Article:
History of Highway Sign Lettering
At a time when roadways were lightly traveled, typefaces for guide and regulatory signs were based on application methods and existing graphic products and technology. As the driving populations grew, roads improved; modern construction accommodated higher speed. Under these new conditions, sign design limited to color, size and shape evolved.
In 1927 the American Association of State Highway Officials (now AASHTO) published their first highway manual. Highway officials adopted upper case in block letters for guide and regulatory signs. The fonts originated from hand-painted brush lettering on guide signs, or hand-cut masks for screen printing regulatory signs in multiples. The fonts were standardized in six different weights of block lettering from a wide sized lettering to a very condensed version of the series. The design assumed that the wider the letter and thicker stroke width was easier to read from long distances. The condensed version had a thinner stroke. The lettering weight used was determined by how it fit on a particular sign panel. While technological advancements were applied to sign production processes, lettering style saw little change.
Series E-Modified, a mixed case typeface, has its roots in, the 1948 typeface developed by Ted Forbes, a highway engineer with Caltrans. Based on the mechanical quality of this typeface, it is assumed that Forbes used some type of lettering template and ruling pen to shape the initial lettering style that was then manipulated to accommodate retroreflective buttons. The weighty typeface has tiny interior shapes that is lost by overglow of letter stroke when used with modern high brightness materials; chamfered ascending letters and descending letters were added at a time and for reasons unknown.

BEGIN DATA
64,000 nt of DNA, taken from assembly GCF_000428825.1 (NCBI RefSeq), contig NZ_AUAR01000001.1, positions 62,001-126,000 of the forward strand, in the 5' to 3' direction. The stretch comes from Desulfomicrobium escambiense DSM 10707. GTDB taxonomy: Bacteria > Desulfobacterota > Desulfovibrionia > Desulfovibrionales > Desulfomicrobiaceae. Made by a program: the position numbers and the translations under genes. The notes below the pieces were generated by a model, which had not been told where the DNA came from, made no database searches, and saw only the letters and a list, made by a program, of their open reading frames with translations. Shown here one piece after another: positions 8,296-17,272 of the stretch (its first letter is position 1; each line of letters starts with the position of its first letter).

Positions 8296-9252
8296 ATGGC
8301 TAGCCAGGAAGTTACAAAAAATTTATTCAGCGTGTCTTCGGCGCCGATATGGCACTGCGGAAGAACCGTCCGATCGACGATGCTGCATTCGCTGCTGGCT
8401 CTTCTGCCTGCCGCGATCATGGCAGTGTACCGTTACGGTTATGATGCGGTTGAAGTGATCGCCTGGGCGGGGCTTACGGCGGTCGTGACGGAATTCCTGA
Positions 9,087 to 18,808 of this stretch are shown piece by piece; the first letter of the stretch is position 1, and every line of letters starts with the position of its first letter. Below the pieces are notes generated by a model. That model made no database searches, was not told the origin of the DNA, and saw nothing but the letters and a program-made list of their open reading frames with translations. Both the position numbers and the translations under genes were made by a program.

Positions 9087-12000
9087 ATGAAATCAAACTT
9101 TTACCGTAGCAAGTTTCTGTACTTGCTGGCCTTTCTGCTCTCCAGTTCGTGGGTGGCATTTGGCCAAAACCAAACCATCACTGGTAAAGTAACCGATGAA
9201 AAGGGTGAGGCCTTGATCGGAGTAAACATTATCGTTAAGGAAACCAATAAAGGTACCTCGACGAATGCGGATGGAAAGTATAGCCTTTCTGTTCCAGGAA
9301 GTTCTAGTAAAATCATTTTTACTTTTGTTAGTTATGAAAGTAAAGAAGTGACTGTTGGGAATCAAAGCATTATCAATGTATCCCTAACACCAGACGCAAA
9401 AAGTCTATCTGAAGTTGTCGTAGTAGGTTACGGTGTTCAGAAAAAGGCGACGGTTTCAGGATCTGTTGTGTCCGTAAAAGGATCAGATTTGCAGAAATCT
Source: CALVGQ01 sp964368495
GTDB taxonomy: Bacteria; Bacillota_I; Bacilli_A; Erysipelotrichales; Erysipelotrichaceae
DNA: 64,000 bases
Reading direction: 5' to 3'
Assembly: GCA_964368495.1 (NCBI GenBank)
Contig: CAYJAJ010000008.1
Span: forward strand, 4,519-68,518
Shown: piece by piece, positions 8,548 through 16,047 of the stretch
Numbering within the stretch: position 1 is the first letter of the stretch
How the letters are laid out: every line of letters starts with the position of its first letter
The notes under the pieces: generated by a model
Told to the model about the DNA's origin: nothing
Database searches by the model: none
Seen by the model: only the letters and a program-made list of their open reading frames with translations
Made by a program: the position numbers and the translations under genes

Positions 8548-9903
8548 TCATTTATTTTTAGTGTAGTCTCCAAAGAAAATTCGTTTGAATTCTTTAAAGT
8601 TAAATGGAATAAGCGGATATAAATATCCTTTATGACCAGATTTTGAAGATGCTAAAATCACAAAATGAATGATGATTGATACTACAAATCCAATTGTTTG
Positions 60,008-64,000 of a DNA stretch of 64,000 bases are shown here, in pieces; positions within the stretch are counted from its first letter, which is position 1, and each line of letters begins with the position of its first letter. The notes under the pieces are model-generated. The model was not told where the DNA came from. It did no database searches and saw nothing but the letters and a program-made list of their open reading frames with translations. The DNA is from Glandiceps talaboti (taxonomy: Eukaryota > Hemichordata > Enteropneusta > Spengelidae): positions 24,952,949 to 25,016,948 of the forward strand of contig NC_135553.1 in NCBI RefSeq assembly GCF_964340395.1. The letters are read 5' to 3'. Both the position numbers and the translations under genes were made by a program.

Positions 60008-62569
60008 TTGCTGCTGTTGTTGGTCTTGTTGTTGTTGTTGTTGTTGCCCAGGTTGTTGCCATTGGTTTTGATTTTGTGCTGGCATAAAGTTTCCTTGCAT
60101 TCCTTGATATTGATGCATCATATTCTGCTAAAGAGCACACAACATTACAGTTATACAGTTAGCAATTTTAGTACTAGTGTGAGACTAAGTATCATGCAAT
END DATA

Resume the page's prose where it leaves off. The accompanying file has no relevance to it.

In 1956, Dwight D. Eisenhower signed the Federal Aid Highway Act establishing the Interstate Federal Highway System. With that, a new type of guide sign designed for high speed limited access roads displayed destination names in advance of exits, bifurcations or continuing directions. The Series E-Modified typeface for new signs was adopted from the 1948 typeface Ted Forbes developed for the divided highways in California. Though much questioned and criticized by optics engineers, retroreflective sheeting manufacturers and human factors scientists working to improve road safety for older drivers, Series E-Modified, arguably the “Rube Goldberg” font, remained the standard for over five decades.
In 2003 the FHWA added a series of lower-case letters to each of the five all upper-case fonts for use on street name and conventional road guide signs. These new fonts adopted the chamfered ascenders and descenders and constrained interior shapes of E-Modified. The fonts were intended for positive contrast applications only. Without scientific evaluation of readability and overall performance of the fonts, the new multi-weight series of typefaces was added to the MUTCD, the federal regulation for conventional road sign legends
Since the mid 1980s, the FHWA was aware that the older driver population, a growing percentage of the driving population, would require accommodation. Studies by FHWA confirmed the need but the solutions utilizing standard FHWA typefaces fell short. Enlarging signs to improve readability was a proposed solution limited by space and the engineering challenge of mounting big signs. Critically, an ineffective design remains so at any size.
Beginning in 1991, the Clearview design and research team focused on the needs of the older driver.
Historical references provided by H. Gene Hawkins, Jr., Ph.D., P.E,. Texas A&M University, Professor, Zachry Department of Civil Engineering, Chair of the National Committee on Uniform Traffic Control Devices.